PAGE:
In January, Cathy and I (Myron) attended the International Poultry Expo in Atlanta, Georgia. It was a huge event with 28,000 attendees from all around the world. The Poultry Expo was located in two very large buildings and it took us an entire day to look at the exhibits in each building. Most of the expo was geared to the big poultry growers and processors, but not all of it. For us it was a very profitable trip. We were able to find some good products and suppliers as well as other helpful information to be able to provide you with even better eggs and chicken.
After we left to return to our motel, our first day at the Expo, we got caught in the snow storm that paralyzed Atlanta. Fortunately, our side of the highway was not blocked and we were able to make it back to the motel. At 9:00 pm there were still 99 school buses stuck in traffic. Some school children spent the entire night on their school buses! The second day we were not able to attend the Expo because the highway was still blocked with tractor trailers.
The International Poultry Expo, Atlanta, Georgia
This is a cage system for laying hens. Each cage is divided into about 4 cages which hold about 4 or 5 hens. This cage system is only four levels high.
This was a picture at the Expo showing the cage layer system with hens in it. It is how most grocery store, restaurant, and fast food eggs are produced. These cages are stacked five high. Each cage is only wide enough for 4 hens to be side by side. This is the way most hens live their entire life and shows part of the reason why we feel it is so important to provide our hens with a better living environment. As I look at this picture some of the descriptions that come to my mind are: “jail birds”, prison labor, and mechanical egg laying machines, as well as inhumane, heartless, and greedy.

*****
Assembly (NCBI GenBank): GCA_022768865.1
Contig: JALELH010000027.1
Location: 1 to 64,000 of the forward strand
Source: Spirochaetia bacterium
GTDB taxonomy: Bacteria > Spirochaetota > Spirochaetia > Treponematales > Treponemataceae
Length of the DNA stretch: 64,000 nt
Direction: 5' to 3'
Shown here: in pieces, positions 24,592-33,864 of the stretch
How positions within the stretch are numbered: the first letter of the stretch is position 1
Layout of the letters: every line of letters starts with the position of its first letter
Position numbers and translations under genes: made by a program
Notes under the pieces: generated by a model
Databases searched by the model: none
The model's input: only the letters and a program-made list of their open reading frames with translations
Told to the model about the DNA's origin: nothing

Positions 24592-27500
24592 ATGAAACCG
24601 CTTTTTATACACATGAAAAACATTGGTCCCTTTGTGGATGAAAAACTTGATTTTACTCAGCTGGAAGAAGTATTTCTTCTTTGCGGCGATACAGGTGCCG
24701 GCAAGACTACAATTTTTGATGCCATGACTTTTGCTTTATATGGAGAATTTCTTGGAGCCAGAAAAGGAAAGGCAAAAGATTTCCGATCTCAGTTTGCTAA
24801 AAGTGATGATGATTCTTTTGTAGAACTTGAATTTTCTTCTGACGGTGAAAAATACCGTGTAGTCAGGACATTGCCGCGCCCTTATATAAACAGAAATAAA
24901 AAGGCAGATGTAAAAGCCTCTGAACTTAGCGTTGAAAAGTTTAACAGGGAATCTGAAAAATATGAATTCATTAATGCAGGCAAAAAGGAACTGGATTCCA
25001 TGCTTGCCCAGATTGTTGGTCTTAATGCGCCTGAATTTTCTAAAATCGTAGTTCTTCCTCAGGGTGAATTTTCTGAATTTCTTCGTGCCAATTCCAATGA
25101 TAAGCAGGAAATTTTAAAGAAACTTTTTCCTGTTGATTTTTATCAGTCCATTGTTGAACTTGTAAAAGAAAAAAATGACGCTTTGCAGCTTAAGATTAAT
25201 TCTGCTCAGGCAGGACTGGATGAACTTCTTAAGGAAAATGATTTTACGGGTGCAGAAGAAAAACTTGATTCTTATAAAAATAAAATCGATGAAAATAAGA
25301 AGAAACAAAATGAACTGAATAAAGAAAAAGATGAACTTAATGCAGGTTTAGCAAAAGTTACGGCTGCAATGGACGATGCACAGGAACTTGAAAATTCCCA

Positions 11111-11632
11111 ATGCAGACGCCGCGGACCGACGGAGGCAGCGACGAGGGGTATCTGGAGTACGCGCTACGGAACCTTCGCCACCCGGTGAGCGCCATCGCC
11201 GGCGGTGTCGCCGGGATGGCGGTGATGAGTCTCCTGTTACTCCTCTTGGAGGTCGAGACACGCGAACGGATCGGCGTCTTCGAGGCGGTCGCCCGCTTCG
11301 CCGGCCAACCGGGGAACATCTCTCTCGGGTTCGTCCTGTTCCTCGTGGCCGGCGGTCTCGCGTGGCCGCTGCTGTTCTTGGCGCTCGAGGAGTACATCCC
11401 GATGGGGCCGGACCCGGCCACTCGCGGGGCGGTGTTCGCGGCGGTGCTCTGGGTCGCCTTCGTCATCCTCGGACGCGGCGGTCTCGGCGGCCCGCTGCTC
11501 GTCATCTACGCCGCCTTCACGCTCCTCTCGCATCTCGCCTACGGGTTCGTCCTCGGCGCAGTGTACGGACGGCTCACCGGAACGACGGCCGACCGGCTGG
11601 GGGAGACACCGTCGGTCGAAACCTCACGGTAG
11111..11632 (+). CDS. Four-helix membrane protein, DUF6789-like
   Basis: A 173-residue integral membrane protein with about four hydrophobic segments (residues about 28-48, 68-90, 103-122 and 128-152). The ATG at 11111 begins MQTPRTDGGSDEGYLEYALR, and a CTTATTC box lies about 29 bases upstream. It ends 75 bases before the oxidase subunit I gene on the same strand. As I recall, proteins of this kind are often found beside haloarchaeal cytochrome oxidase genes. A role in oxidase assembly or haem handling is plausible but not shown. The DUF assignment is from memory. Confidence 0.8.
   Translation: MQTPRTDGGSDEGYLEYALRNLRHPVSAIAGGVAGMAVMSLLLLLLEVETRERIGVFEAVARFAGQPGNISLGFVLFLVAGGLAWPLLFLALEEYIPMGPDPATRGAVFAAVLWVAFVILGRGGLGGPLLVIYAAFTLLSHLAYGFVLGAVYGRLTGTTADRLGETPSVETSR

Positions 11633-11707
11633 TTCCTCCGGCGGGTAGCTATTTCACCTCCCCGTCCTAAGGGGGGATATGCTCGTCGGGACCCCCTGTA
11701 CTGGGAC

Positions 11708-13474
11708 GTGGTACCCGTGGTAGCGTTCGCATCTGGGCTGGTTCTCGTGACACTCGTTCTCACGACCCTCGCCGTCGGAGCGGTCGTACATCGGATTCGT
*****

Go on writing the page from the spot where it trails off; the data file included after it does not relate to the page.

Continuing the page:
The organic and pasture based farming movements are making an impact on society, and the big pharmaceutical companies are getting concerned. Two large poultry and animal pharmaceutical supply companies have launched a campaign to combat our influence with this fancy, expensive tractor trailer rig that they had at the Expo. Inside is a theater where they show movies knocking organic and pasture based farming, claiming that in order to feed the world we must use large confinement animal facilities (and of course their drugs and antibiotics).
Read the egg label carefully. It is not misspelled. We saw these eggs at a booth promoting pasteurizing eggs (similar to pasteurizing milk). Egg companies know that consumers want eggs that come from chickens on grass, not from chickens stuffed in small cages. They often design their egg cartons, like this one, in a deceptive way to give the impression that their chickens are happy hens that roam in the outdoors on grass.